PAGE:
I stopped by Dave Shea’s blog and read his post about the (possible) new set of application icons for the Adobe CS3 product suite. What’s interesting for me is the challenges the designers must have faced and the result they’ve arrived at.
Firstly, have a look at the whole lot placed on a colour wheel (from the icons announcement on an Adobe blog). Dave’s blog has in situ shots of them too. The reaction out there has been mostly “What the…?”. There’s good reasons against these designs, like accessibility issues and cognitive issues, which I won’t replicate here.
But what’s the first thing you notice about them?
There are A LOT.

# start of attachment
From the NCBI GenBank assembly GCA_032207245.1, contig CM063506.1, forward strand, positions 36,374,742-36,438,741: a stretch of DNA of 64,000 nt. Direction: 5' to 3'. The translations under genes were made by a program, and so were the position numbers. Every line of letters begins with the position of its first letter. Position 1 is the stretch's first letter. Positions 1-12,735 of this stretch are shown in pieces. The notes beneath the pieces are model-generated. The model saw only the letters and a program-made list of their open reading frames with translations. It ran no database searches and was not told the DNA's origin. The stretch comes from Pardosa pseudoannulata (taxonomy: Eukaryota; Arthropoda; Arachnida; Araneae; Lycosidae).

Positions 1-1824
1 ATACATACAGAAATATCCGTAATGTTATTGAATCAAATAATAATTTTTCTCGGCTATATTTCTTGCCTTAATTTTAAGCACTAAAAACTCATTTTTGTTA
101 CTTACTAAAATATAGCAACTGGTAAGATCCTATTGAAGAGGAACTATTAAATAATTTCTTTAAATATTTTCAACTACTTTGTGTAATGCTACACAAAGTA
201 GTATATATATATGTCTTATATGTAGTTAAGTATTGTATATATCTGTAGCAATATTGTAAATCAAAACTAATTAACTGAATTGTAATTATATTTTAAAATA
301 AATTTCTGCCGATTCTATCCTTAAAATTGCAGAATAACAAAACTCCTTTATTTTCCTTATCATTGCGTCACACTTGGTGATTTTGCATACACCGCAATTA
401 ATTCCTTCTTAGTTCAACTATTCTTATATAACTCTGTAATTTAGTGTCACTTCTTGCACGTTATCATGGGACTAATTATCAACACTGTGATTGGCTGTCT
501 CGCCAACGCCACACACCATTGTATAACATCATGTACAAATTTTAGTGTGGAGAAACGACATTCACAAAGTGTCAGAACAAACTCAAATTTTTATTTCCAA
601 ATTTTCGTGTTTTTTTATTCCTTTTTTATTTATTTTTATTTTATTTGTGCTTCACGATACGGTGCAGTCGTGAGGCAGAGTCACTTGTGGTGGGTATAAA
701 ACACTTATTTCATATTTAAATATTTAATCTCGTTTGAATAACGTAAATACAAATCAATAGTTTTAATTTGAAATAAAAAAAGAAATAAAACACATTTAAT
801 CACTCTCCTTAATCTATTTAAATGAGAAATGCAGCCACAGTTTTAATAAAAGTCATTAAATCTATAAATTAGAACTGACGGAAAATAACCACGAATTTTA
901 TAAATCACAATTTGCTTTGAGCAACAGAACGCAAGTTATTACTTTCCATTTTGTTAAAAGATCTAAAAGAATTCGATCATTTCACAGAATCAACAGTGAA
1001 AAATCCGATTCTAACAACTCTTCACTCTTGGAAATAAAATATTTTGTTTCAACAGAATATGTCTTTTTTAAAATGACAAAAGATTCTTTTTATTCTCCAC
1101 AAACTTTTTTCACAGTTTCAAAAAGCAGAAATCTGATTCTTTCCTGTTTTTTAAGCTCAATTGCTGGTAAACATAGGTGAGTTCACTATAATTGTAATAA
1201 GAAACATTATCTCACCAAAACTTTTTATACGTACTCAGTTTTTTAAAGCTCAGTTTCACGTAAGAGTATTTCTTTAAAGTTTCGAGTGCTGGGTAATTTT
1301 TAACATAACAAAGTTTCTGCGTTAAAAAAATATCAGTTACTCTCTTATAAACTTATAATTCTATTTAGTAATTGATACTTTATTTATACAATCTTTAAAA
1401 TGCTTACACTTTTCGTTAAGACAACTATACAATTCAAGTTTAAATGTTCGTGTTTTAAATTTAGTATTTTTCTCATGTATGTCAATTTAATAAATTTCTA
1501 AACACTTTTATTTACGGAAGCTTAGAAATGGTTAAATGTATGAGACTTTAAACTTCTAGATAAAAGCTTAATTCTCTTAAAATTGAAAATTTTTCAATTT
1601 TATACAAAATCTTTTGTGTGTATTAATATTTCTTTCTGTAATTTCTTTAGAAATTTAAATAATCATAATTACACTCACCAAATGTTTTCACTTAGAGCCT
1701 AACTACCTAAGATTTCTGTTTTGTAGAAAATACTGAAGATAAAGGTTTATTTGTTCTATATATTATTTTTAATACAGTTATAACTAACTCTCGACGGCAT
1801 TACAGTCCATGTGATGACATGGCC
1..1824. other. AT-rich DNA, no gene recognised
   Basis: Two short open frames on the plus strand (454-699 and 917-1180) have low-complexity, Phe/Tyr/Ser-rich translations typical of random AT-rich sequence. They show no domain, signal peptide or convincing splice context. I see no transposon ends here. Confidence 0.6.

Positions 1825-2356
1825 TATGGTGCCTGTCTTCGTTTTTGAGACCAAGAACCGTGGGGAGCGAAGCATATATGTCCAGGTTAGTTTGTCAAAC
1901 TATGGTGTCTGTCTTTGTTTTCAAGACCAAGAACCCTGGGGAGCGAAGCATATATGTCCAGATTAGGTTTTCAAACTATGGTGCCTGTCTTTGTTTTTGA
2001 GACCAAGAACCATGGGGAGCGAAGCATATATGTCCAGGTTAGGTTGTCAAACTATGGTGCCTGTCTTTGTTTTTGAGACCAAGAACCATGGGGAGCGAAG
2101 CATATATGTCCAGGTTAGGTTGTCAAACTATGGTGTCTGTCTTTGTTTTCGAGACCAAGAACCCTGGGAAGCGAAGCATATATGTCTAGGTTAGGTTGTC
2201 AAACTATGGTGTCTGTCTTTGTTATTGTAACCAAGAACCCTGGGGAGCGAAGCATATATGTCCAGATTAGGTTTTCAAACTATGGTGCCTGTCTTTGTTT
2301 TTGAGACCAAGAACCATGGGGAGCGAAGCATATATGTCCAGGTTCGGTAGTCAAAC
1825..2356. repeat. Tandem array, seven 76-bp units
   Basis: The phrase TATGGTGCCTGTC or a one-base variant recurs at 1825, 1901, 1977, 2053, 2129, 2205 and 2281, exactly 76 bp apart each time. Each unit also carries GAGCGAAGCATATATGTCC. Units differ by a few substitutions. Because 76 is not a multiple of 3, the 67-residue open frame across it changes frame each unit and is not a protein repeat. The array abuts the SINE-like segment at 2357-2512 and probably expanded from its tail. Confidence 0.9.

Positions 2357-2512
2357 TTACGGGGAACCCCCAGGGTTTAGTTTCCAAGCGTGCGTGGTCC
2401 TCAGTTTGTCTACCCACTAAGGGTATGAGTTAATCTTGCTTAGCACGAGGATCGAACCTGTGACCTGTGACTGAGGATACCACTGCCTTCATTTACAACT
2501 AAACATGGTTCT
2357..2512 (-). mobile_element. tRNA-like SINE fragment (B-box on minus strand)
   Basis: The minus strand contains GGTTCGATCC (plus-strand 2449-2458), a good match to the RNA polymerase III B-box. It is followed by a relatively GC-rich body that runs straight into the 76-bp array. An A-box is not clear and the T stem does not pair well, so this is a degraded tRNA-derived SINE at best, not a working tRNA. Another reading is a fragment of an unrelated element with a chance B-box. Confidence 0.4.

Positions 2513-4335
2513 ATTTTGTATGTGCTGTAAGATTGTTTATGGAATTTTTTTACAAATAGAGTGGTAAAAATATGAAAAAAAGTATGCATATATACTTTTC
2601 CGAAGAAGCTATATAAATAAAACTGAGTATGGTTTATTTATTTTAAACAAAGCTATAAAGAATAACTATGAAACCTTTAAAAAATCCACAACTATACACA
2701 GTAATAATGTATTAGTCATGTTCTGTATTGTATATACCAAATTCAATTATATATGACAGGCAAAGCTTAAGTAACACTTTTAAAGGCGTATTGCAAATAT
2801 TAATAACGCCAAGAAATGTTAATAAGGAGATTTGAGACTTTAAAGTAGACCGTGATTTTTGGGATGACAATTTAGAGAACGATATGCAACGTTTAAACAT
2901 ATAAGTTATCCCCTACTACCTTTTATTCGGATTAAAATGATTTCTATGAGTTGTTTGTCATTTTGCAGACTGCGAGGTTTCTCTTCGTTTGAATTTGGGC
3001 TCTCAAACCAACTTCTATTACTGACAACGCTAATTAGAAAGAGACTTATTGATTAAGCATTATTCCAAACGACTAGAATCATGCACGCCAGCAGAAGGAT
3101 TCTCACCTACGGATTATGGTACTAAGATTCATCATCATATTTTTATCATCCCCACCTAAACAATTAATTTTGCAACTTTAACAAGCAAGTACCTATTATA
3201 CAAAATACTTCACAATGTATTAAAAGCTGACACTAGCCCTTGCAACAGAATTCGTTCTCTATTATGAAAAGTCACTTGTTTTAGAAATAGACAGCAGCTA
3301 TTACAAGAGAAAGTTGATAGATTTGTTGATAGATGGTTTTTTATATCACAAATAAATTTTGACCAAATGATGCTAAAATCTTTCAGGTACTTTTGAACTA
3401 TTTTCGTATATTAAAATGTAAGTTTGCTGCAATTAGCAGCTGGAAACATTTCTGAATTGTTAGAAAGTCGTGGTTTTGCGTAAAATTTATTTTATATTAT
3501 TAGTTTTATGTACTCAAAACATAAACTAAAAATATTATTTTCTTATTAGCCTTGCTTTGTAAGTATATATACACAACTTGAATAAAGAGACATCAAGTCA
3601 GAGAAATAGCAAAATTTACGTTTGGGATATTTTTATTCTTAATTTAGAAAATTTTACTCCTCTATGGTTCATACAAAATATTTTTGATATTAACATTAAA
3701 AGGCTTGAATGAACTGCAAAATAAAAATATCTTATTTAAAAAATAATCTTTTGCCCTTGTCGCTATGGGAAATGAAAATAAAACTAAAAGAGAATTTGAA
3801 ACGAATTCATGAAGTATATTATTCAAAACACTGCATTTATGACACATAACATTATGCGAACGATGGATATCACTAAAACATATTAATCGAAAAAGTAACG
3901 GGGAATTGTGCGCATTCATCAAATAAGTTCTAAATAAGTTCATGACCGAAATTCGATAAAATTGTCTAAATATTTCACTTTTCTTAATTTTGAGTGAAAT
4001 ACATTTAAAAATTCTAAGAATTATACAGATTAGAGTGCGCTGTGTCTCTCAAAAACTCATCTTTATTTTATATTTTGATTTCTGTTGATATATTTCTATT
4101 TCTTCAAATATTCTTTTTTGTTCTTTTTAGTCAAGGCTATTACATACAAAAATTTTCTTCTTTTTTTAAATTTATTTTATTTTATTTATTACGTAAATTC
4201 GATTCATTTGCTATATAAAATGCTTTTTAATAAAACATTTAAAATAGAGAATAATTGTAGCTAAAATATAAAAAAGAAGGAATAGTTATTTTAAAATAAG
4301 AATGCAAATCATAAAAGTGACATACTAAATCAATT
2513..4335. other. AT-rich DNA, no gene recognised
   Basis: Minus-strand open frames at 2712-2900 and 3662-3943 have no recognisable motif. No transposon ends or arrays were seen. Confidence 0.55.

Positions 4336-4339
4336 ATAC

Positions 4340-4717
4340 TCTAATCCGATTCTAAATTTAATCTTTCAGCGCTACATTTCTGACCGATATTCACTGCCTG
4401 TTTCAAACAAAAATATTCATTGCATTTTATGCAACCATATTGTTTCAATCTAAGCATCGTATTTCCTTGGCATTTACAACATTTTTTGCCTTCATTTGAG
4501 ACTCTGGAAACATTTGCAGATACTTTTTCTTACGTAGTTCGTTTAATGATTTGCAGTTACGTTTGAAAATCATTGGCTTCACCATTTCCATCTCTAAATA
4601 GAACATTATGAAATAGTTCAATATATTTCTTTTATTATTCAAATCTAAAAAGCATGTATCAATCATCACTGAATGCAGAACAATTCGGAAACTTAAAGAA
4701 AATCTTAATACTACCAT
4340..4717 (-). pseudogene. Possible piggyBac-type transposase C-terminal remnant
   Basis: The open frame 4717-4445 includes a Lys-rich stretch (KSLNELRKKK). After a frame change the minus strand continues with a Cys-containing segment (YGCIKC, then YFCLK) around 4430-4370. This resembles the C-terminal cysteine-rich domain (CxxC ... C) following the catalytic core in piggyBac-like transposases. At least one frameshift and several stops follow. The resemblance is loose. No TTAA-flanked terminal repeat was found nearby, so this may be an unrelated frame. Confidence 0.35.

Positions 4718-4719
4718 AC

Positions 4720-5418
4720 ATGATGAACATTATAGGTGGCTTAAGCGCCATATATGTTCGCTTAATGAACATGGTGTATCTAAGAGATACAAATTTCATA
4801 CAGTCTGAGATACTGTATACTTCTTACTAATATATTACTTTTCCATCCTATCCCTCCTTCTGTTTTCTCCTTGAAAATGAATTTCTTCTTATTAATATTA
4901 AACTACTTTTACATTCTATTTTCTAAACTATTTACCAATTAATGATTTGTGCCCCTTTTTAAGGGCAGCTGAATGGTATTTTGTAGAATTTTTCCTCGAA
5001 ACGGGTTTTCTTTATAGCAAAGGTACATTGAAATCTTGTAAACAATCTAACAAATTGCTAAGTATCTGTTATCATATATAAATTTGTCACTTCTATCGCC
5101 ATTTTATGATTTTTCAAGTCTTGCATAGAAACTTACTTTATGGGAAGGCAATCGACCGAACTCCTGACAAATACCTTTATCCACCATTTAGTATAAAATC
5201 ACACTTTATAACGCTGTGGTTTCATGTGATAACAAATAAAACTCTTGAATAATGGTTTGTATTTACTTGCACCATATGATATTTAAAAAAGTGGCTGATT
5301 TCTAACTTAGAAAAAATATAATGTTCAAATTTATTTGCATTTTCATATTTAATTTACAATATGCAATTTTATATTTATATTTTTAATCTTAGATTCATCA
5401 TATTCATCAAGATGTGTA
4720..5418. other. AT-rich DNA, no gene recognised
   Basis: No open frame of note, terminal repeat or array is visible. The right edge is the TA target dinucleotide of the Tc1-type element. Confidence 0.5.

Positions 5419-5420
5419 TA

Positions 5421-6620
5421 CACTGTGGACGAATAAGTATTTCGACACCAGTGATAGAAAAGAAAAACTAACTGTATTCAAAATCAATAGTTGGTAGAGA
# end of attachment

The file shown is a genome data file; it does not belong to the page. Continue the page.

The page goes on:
Anyone who’s designed icons knows that the more there are in a collection, the harder it is to maintain design unity and keep them all distinguishable. That’s issue one.
Issue two, I think, is that since Adobe bought Macromedia, you can imagine the talkfests and meetings about how to rationalise the two product stables into one. How to blend two different design ethoses (ethi?) and brands into one? Designer nightmare.
Issue three is that because there would have been so many stakeholders involved, design-by-committee has resulted in an icon set leached of any flair or individuality. A lot of people never liked the feathers, shells and such of the Adobe Creative Suite CS2, but they had flair and panache.
So the new icon set looks like squares from the periodic table of elements. And when it comes to international standardisation, there’s a design project that would have been design-by-committee, and rightly so. Should we be surprised then, that these new icons are so similar?